Creating Places: A Citizen Observer's Look at Nashville's Built Environment

Writer's Note: William Williams' interest in the manmade environment dates to 1970, at which point the then-young Williams started a collection of postcards of city skylines. The collection now numbers 1,000-plus cards. Among the writer's specific interests are exterior building design, city district planning, demographics, signage, mixed-use development, mass transit and green/sustainable construction and living. Williams began his Creating Places column with The City Paper in February 2005. The column in its original form was discontinued in September 2008 and reinvented via this blog in November 2008. Creating Places can be found on the home page of the website of The City Paper, at which Williams has worked in various capacities since October 2000.

Friday, December 17, 2010

Creating Places: Random Observations

A few thoughts as we prepare for the big man with the red suit, bulbous nose and white chin beard to visit...

* One of the more interesting views of downtown can be enjoyed at the intersection of 12th Avenue South and South Street.

* The building to be home to the Nordstrom at The Mall at Green Hills is topped and showing strong massing.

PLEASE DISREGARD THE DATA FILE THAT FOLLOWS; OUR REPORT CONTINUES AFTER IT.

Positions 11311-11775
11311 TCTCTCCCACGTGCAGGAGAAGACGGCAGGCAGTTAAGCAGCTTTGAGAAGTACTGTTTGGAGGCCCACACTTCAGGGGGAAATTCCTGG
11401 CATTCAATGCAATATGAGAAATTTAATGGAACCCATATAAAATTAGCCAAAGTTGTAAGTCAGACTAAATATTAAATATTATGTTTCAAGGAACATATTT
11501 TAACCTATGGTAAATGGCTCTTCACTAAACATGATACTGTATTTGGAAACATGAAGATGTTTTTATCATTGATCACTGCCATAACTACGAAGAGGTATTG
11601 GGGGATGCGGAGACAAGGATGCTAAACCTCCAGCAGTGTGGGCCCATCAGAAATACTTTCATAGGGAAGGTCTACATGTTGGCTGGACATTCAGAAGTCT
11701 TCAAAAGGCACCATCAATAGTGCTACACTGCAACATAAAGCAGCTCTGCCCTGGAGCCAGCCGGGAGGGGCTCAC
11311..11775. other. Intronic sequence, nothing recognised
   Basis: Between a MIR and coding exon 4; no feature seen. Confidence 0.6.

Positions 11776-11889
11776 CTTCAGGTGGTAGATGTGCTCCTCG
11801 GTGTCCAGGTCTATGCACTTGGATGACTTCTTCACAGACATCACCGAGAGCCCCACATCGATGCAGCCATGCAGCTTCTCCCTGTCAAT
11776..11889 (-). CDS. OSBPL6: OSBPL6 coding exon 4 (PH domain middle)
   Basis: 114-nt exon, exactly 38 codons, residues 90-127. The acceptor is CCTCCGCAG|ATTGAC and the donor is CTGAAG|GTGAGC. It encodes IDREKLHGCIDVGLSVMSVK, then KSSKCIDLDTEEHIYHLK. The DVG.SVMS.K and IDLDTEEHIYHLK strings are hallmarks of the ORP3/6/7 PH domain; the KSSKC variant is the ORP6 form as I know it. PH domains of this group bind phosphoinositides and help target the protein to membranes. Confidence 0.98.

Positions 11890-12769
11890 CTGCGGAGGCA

* Google Streetview reveals various cities that, like Nashville, lack quality sidewalk networks located 2 to 5 miles from their respective urban cores. Examples include Syracuse, Oklahoma City and Houston.

* Glad to see Smith Gee Studio is handling design work for Ryman Lofts (to be located in Rolling Mill Hill). SGS is a progressive architectural firm that will deliver a quality building.

* I wonder if the project slated for 24th and West End avenues (to include a hotel) will affect (i.e., sidetrack) the proposed mixed-use project (to include a hotel) at 18th and West End avenues.

* A downtown skyscraper I admire more and more as time passes is the SunTrust Building (formerly the Third National Bank Building), located at the northwest corner of the Fourth Avenue North and Church Street intersection. This mini-masterpiece has a well-defined base (highlighted by limestone and a fairly grand entrance), shaft (bathed in dark glass) and cap (note the gold highlights).


  1. I really enjoy your comments and observations. I too very much enjoy the city built environment and would like to see the Planners of Nashville move from the mundane and predictable to the progressive and risk-taking like all other great cities.

  2. tfondren1,

    Thanks for the kind words.